Washington, D.C. – U.S. Rep. Eliot L. Engel, the top Democrat on the House Foreign Affairs Committee, delivered the below remarks as prepared for delivery at today’s full committee markup of H.R. 1897, H. Res. 131, H. Res. 273, and H. Res. 222.
The statement follows:
Mr. Chairman, thank you for calling today’s markup on these four bipartisan measures. I’ll just make some brief comments about each one of them.
H.R. 1897, introduced by our colleague Chris Smith, addresses the troubling human rights situation in Vietnam. Despite the country’s increased economic freedom, religious and political freedoms for Vietnamese citizens remain severely limited. The bilateral relationship between Washington and Hanoi has improved since diplomatic relations were established over 15 years ago, but the lack of greater progress in protecting basic rights and civil liberties in Vietnam remains a barrier to closer cooperation in the future.
H. Res. 131, introduced by my good friend Karen Bass, draws critical attention to the ongoing situation in eastern Democratic Republic of the Congo. Violence continues to plague this region, with thousands of people displaced, dying of disease, suffering from rampant sexual abuse, and living with constant uncertainty about their futures.
This resolution calls for a comprehensive approach to the crisis that addresses the root causes of the conflict, and includes the active participation of all stakeholders, including the governments of countries in the Great Lakes region, the U.N and the U.S.
Both the UN and the State Department have appointed Special Envoys for the region, and the UN recently deployed additional peacekeepers with a mandate to be more aggressive in responding to armed rebel movements. I hope that some of these actions will change the dynamic in eastern Congo and allow the people of the region to finally live in peace.
Mr. Chairman, I’d like to thank you for your leadership in introducing H.Res. 273, which calls for the nomination of a permanent Inspector General for the State Department.
I’ve been happy to work with you on this issue over the last several months, and to be an original cosponsor of this resolution. I know we share the view that having a permanent IG in place will help ensure independent and robust oversight at the State Department and the Broadcasting Board of Governors.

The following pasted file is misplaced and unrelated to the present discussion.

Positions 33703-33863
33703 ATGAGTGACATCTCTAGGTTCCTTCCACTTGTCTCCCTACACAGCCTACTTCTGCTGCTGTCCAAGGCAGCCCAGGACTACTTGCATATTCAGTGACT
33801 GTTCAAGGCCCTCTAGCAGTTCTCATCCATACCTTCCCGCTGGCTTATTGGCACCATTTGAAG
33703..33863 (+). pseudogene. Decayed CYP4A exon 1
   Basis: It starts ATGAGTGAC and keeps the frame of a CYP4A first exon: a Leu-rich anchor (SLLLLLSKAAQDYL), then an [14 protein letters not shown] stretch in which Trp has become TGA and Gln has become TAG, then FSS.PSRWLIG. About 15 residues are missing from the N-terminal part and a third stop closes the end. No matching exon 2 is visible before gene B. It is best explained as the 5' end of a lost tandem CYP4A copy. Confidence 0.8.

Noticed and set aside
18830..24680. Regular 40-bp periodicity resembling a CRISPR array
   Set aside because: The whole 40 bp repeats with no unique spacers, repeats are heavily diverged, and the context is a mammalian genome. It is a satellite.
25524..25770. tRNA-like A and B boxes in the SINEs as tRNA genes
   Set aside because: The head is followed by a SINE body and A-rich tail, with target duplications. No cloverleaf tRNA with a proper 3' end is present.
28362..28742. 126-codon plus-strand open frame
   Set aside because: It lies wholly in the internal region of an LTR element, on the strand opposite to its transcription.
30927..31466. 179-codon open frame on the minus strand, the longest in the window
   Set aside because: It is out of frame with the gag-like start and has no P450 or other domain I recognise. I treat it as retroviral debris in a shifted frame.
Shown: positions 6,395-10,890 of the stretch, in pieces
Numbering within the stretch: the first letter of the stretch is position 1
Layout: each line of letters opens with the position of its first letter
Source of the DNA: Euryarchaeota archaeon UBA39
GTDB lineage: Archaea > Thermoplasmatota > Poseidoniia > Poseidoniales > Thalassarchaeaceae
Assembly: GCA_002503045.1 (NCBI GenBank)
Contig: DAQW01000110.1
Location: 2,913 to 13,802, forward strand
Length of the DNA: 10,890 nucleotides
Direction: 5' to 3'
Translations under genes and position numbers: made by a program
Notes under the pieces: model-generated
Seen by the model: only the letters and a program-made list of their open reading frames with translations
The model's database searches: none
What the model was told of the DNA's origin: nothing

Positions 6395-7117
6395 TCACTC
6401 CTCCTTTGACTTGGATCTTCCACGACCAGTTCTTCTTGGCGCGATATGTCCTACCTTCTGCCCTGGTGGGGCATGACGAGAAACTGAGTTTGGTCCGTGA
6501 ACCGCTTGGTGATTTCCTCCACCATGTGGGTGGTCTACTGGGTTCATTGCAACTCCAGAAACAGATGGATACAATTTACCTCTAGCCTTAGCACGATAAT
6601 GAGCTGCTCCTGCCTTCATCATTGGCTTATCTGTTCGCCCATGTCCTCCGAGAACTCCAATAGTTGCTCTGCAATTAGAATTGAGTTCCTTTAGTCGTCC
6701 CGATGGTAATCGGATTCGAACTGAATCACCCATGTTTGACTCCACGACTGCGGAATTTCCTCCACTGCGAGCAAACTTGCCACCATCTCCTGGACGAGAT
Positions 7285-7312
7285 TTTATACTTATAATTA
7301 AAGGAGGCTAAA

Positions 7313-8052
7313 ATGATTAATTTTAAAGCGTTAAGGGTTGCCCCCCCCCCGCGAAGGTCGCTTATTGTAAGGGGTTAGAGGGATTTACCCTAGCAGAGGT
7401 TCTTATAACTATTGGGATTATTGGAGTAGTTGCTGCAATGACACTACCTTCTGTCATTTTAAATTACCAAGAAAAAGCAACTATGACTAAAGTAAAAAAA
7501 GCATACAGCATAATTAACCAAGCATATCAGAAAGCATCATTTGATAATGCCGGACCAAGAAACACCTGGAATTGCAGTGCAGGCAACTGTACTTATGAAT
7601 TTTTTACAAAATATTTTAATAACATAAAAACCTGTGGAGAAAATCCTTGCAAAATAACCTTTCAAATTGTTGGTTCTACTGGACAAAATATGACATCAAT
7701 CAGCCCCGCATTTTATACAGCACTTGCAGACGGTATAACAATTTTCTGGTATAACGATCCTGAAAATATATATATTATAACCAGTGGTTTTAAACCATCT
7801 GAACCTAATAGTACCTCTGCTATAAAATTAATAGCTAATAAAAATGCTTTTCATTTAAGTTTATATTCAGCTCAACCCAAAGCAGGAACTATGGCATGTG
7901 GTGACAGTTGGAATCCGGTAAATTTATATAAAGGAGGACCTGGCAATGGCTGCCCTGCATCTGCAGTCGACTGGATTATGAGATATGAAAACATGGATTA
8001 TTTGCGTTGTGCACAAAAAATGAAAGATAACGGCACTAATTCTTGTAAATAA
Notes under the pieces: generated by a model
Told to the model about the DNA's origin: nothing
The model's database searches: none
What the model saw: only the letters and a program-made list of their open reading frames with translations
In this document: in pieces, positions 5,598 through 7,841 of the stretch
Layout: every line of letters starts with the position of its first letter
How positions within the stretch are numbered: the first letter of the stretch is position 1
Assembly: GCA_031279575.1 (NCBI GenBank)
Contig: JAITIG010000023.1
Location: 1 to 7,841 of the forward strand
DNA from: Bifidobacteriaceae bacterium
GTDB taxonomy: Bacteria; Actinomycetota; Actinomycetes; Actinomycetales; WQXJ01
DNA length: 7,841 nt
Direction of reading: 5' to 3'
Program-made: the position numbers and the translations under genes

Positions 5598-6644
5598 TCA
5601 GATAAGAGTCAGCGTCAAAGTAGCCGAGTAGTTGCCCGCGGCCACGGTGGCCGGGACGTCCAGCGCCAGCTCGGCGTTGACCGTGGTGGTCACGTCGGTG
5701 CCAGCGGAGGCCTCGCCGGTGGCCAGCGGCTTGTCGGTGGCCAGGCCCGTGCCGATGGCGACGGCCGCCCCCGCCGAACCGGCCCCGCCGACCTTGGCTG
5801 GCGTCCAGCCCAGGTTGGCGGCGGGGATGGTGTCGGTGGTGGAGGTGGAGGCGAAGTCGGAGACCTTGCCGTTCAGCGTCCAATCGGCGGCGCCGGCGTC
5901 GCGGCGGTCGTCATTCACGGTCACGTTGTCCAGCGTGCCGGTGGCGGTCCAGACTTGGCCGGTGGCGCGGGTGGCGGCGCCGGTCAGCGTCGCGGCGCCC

I have now been informed that Secretary Kerry and President Obama identified a candidate for the State IG position back in April. The vetting process for that candidate is nearly complete, and the Secretary expects the nomination to be finalized and made public in the very near future. I know we all look forward to that announcement.
Finally, H. Res. 222, introduced by my good friend Greg Meeks, highlights the long-term strategic relationship between the United States and Jordan, which has been one of the few pillars of stability and peace in the Middle East.
Regional events such as transition in Egypt, and war in Syria, have put unprecedented stress on the Jordanian economy and society. Jordan is currently overflowing with refugees and its already-limited resources are strained.
At this moment in time, Jordan needs support from the U.S. more than ever. This important resolution commends the people and Government of the Hashemite Kingdom of Jordan for their continued friendship with the U.S. and commitment to peace, security, and stability. It also praises the Government of Jordan for its response to the Syrian humanitarian crisis by hosting and caring for refugees fleeing violence instigated by the Assad regime. And finally, the resolution expresses a firm commitment to support the Government of Jordan as it faces regional challenges and works toward a more peaceful and stable Middle East.
Mr. Chairman, I’d like to thank you again for holding this markup, and I look forward to supporting the package of measures.